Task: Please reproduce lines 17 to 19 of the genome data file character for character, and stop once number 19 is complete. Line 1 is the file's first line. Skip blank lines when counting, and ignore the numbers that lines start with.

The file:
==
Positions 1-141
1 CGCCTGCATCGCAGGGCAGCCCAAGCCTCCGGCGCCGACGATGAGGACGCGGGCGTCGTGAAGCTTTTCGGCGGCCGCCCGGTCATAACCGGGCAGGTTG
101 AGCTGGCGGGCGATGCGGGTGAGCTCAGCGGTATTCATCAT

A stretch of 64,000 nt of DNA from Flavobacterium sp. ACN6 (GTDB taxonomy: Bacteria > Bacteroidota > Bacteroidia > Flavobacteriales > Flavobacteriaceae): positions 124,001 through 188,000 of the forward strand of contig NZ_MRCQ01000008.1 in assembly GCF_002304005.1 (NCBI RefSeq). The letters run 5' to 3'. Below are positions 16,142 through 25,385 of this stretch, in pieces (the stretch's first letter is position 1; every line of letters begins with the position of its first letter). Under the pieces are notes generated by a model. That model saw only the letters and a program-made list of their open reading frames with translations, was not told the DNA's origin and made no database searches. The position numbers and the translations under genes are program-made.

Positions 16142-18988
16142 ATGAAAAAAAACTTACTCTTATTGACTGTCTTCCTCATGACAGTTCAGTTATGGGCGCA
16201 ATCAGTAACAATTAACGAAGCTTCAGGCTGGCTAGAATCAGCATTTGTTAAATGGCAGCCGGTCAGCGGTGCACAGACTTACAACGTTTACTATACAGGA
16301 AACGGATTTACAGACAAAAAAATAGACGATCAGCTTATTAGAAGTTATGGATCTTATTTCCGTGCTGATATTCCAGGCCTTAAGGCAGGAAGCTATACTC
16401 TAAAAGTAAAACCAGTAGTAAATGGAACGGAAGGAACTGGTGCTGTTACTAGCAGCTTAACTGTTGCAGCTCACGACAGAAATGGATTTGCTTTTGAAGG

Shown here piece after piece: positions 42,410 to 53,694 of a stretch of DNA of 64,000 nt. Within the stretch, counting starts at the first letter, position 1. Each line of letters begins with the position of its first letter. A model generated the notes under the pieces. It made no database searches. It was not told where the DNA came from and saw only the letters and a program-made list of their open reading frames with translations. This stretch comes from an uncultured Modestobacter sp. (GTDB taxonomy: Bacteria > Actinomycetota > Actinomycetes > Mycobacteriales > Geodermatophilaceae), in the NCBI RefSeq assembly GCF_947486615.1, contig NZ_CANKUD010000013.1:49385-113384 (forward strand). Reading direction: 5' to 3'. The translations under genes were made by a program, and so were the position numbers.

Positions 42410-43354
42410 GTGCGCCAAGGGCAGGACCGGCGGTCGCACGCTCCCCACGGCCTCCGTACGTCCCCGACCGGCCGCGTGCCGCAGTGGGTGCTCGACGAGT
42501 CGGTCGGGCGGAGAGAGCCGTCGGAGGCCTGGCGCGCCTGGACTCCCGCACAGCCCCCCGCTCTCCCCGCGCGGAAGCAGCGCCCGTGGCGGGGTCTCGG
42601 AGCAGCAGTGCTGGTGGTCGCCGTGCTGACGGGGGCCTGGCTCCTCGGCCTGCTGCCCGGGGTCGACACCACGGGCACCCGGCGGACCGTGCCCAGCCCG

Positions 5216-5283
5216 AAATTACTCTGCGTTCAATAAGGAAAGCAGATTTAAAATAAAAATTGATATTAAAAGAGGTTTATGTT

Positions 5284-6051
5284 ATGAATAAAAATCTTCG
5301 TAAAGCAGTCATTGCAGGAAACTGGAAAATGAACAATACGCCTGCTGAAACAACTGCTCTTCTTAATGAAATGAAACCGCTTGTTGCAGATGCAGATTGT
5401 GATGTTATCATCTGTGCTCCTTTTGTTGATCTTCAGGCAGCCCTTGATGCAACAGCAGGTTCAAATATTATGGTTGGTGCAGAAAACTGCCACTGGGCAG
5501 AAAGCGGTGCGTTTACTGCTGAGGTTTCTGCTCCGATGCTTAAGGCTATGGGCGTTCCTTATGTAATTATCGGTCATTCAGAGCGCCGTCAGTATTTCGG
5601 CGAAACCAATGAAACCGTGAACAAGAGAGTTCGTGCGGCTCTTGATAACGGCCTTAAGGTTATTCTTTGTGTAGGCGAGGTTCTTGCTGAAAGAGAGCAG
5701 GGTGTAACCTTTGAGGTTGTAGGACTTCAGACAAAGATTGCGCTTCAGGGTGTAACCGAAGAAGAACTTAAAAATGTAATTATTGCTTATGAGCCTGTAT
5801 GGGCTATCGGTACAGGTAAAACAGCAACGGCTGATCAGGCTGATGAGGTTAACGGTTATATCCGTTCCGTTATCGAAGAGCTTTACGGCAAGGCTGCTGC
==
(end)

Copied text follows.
Positions 5284-6051
5284 ATGAATAAAAATCTTCG
5301 TAAAGCAGTCATTGCAGGAAACTGGAAAATGAACAATACGCCTGCTGAAACAACTGCTCTTCTTAATGAAATGAAACCGCTTGTTGCAGATGCAGATTGT